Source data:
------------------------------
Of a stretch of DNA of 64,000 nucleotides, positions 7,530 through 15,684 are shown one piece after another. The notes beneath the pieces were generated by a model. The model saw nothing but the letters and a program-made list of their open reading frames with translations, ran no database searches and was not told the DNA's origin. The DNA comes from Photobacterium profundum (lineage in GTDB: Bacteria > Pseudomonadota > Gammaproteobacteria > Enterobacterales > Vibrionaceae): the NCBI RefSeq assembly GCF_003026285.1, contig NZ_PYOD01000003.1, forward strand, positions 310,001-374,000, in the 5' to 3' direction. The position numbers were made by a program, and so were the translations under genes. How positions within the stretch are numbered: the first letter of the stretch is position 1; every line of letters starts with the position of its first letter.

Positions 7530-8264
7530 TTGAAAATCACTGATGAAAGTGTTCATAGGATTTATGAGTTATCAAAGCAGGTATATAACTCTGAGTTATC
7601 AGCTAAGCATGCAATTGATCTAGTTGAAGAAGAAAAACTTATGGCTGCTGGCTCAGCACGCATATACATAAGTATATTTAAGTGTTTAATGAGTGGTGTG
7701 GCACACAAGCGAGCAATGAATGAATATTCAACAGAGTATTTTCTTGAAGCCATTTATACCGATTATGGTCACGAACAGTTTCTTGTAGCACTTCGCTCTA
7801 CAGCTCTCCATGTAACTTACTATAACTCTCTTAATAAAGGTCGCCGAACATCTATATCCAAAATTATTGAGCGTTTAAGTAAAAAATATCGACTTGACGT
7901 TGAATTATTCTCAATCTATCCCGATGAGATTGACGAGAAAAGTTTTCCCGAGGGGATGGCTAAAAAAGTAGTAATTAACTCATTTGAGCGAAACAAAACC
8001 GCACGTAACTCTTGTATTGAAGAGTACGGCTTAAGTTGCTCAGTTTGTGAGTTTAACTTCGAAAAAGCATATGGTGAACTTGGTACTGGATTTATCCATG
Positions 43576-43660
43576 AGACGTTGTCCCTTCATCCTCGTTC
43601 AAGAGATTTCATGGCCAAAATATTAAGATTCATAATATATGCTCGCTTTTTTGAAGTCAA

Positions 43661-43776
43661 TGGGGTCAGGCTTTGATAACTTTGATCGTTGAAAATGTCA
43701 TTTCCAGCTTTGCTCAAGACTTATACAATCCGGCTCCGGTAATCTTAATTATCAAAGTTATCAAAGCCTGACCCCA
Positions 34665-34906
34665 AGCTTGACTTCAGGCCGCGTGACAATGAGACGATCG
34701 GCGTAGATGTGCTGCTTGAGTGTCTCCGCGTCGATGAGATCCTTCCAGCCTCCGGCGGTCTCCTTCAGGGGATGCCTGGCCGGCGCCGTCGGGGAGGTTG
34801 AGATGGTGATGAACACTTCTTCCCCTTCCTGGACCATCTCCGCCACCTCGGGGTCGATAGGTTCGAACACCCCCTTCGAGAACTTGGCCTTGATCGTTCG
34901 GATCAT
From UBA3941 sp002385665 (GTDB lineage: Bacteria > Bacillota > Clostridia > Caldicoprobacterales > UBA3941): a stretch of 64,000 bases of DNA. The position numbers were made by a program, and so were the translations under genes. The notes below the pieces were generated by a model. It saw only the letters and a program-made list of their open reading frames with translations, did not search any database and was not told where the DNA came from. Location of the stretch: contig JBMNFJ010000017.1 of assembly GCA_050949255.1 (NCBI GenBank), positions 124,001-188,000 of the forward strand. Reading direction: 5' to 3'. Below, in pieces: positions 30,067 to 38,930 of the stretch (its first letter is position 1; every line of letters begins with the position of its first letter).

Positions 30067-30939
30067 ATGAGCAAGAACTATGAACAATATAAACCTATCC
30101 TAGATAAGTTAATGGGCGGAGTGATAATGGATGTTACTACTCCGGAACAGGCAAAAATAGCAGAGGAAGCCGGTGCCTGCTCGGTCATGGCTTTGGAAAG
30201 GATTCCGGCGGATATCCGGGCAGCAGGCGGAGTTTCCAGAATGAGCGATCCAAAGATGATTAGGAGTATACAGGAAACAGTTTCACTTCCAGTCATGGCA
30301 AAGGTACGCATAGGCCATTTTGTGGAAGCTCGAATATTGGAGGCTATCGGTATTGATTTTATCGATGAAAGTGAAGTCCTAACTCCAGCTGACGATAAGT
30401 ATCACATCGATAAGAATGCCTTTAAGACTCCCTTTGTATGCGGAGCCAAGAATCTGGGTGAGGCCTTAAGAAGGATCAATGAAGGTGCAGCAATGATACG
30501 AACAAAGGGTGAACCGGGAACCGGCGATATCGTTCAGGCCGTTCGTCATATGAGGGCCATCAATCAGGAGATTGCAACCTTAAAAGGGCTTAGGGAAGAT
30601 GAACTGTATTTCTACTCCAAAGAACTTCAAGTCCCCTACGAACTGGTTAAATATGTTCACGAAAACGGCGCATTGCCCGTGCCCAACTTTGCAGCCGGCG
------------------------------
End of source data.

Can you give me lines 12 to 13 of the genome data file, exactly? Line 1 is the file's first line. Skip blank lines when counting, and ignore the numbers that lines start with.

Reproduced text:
Positions 43661-43776
43661 TGGGGTCAGGCTTTGATAACTTTGATCGTTGAAAATGTCA